Parents have threatened to remove their children from a primary school after allegations that girls had been sexually assaulted by two boys aged six.
At least five female pupils, aged five and six, are said to have been victims of the pair.
Police have been informed.
A letter was issued to all parents at the Central Lancashire school last week, several months after allegations were first made.
According to a source the incidents were initially being treated as bullying until the serious nature and scale of the problem at the school, which we are legally unable to identify, was uncovered.
Police have confirmed they were “made aware of an alleged incident but are not investigating.”
Children under the age of 10 are deemed under the age of criminal responsibility in England so even if the claims were proved, the police would be unable to make any charges.
One worried mum said: “We only found out this week because a parent of one of the girls involved was leaving the school
“We now know that at least five girls were involved and three of those have left. The parents are irate and have asked to speak to the headteacher.
“What we are hearing at the moment is playground gossip and we don’t know how much is fact and how much is fiction.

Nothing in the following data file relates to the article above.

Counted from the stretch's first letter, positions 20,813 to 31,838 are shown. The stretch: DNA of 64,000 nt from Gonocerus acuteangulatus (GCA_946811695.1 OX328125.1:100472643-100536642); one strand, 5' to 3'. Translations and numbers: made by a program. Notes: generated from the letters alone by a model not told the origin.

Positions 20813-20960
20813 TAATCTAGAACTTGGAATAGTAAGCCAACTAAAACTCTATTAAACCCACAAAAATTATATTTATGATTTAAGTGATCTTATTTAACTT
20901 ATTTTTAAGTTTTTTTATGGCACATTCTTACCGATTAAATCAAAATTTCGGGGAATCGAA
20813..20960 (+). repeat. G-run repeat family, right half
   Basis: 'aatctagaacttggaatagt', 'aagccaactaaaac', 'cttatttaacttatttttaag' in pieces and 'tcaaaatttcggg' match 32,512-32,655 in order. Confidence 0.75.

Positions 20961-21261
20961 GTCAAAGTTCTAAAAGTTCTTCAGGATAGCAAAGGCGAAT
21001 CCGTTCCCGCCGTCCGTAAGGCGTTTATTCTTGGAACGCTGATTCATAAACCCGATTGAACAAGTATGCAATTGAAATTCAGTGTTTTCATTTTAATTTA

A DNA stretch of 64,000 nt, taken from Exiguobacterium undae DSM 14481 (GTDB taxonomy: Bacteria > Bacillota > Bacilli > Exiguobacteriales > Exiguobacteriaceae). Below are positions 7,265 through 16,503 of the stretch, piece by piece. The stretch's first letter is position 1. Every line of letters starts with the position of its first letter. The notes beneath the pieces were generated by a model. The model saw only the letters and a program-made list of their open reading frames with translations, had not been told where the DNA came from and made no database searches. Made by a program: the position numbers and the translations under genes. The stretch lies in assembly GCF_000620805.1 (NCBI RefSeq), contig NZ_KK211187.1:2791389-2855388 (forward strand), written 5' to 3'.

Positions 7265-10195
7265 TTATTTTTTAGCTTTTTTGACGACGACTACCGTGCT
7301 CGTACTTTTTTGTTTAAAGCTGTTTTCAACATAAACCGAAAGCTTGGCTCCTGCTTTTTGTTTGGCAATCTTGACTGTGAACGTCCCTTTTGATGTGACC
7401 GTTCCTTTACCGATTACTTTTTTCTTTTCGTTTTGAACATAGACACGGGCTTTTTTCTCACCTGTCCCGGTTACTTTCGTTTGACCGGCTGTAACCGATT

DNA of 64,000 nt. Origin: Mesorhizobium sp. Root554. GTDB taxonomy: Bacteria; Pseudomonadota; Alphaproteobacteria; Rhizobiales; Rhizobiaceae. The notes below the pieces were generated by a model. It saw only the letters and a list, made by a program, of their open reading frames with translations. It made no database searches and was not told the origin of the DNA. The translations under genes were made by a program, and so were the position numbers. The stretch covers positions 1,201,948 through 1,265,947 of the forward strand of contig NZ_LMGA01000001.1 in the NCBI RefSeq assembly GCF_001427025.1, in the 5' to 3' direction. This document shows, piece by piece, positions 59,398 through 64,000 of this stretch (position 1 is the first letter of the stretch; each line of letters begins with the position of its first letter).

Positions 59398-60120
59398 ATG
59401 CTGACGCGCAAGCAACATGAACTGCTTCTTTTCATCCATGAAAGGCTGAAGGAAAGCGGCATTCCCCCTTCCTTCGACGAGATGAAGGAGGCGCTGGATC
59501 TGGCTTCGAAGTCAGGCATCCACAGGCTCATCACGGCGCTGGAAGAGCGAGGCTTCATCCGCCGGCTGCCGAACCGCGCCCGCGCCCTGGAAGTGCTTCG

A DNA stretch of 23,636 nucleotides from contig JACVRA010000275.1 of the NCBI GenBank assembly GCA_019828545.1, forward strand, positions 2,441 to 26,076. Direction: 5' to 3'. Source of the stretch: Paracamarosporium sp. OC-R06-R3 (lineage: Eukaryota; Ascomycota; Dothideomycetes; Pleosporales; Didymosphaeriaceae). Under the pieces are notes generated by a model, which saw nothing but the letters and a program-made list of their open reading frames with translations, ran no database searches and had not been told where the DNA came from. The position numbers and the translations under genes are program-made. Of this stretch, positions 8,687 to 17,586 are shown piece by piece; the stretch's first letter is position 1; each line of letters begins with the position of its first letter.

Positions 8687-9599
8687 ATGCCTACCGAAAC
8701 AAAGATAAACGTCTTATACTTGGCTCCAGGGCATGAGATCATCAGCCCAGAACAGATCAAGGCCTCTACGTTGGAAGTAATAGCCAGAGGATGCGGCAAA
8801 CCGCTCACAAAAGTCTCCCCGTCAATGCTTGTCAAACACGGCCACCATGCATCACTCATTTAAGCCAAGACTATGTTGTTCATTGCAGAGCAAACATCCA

“We have children and that is our main concern.”
According to another mother: “Parents are hearing all sorts of rumours and it appears that nothing has been done.”
It is believed action taken by the school includes ensuring the two infant boys are chaperoned throughout the day.
Another mum added: “These boys are still at the school and while they are being looked after on a one-two-one basis who’s looking out for our children?”
“A lot of parents are angry on the yard and are now saying they are not going to send their children back.
“People say they’ve got their children’s names down for other schools and even parents of the juniors, who weren’t affected, are saying they are leaving.”
Another mother said: “A lot of parents have made an appointment to speak to the headteacher about it. It’s very worrying.
“I know of one of the girls whose behaviour apparently changed markedly after what happened.
“The parents of the girls have been to several people’s houses to discuss what to do next.
“These boys are probably too young to realise what they are accused of but you don’t expect this. It’s a horrible thing to have happened.”
Faith Mann, Lancashire County Council’s director for targeted and early intervention services, said: “We are aware of a sensitive situation that arose at one of our schools. Our safe guarding and children’s social services teams were notified, and the proper investigation and assessment processes carried out.
“The wellbeing of every child is of paramount importance to us and we are assured that the situation is being appropriately managed within the school.”
An identical statement was issued by the school.